2 tablespoons olive oil
1 onion, chopped
1 stick celery, chopped
4 large carrots,
chopped into ½cm pieces
2 small or 1 large agria potato, peeled and chopped
2 teaspoons ground cumin
1 teaspoon ground coriander
¼ teaspoon chilli flakes
2 cloves garlic, crushed
1 teaspoon grated fresh ginger
6 cups vegetable
or chicken stock
1 cup split red lentils
3 tablespoons runny honey
⅓cup fresh coriander
¼ cup cream or coconut cream plus extra for serving
3 tablespoons purchased dukkah (see below for how to make your own)
sea salt and ground pepper
2 cups walnuts
1 cup pumpkin seeds
1 cup pine nuts
3 tablespoons cumin seeds
3 tablespoons coriander seeds
3 tablespoons fennel seeds
1 teaspoon freshly ground black pepper
1 teaspoon red chilli flakes
2 teaspoons flaky sea salt
½ cup toasted sesame seeds
2 tablespoons black sesame seeds
Heat the oil in a large saucepan over a medium-low heat and add the onion, celery and carrots. Cover and cook for 10 minutes then add the potatoes, spices, garlic, ginger and the stock.
Season with salt and pepper then bring to the boil. Reduce the heat and simmer for 10 minutes.
Add the lentils and 2 tablespoons of the honey and simmer for a further 25 minutes.
Add the fresh coriander and blitz with a stick blender or in a food processor until smooth then stir in the cream or coconut cream. If you prefer a thinner consistency, just add a little more stock or water.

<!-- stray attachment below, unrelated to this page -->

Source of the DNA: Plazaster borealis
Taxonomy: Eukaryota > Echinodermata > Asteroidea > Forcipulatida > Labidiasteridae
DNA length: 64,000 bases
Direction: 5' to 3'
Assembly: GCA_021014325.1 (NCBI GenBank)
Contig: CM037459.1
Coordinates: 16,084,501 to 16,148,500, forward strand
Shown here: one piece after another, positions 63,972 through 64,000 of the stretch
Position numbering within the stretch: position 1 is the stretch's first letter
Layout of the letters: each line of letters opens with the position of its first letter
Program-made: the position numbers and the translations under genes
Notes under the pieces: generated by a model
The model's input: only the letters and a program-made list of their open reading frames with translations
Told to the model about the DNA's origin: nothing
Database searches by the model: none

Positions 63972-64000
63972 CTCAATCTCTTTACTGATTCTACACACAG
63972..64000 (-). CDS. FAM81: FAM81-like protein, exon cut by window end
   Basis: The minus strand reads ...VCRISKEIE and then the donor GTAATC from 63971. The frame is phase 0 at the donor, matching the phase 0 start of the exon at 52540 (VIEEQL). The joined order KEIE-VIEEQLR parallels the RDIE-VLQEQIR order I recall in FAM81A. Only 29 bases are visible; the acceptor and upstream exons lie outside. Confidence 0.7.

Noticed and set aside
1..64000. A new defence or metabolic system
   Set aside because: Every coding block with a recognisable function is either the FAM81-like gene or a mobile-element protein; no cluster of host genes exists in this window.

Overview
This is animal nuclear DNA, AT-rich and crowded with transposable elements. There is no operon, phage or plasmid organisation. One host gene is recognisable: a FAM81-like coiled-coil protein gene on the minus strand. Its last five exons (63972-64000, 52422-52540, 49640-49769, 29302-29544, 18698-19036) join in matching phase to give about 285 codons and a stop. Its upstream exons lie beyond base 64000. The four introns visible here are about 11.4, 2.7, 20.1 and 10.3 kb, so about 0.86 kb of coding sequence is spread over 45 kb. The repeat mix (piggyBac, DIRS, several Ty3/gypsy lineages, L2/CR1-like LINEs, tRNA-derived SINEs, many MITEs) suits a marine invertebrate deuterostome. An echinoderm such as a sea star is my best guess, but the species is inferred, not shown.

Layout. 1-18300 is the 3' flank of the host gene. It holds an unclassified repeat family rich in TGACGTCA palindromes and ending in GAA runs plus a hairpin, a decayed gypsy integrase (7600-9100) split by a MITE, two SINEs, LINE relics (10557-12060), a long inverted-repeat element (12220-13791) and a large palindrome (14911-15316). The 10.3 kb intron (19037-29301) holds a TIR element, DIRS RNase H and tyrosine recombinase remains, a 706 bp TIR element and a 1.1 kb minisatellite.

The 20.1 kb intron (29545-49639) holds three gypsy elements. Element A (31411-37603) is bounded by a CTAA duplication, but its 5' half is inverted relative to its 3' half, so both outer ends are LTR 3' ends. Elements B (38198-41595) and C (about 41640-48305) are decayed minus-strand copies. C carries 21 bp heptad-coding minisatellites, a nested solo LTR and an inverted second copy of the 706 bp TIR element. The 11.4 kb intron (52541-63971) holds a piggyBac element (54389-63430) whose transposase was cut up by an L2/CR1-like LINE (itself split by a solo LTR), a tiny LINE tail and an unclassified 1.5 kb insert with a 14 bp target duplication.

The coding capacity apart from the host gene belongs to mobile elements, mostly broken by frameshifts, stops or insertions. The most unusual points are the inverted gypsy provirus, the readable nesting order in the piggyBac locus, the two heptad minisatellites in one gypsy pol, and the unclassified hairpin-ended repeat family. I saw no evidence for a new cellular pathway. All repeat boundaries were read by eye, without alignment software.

To serve: Ladle into bowls and top with a swirl of cream or coconut cream, a drizzle of honey and sprinkling of dukkah.
Where’s the meat?
This one is a meat-free zone.
Work it your way
To add extra crunch to a purchased dukkah, add a handful each of toasted sunflower, pumpkin and sesame seeds. Keep in the freezer so it stays fresh
Preheat oven to 180˚C.
Place walnuts, pumpkin seeds and pine nuts on a tray and put in the oven for 8-10 minutes, until nuts are lightly roasted.
Put cumin, coriander, fennel and pepper in a wide pan and dry fry (without oil) for 3-4 minutes until fragrant.
Put the roasted nuts and seeds in a food processor and pulse briefly.
Grind the toasted spices, in 2-3 batches, using a mortar and pestle.
Add the spices, chilli and salt to the nut mixture and and pulse briefly so they are well combined and the nuts are ground into chunks. (I like them to have some texture, not be completely sandy butter!)
Add the sesame seeds and transfer to an airtight container. You can sprinkle the savoury dukkah on anything that takes your fancy – from lamb to salads, pizza, pasta, dips, eggplant – even soup! Makes 3¾ cups.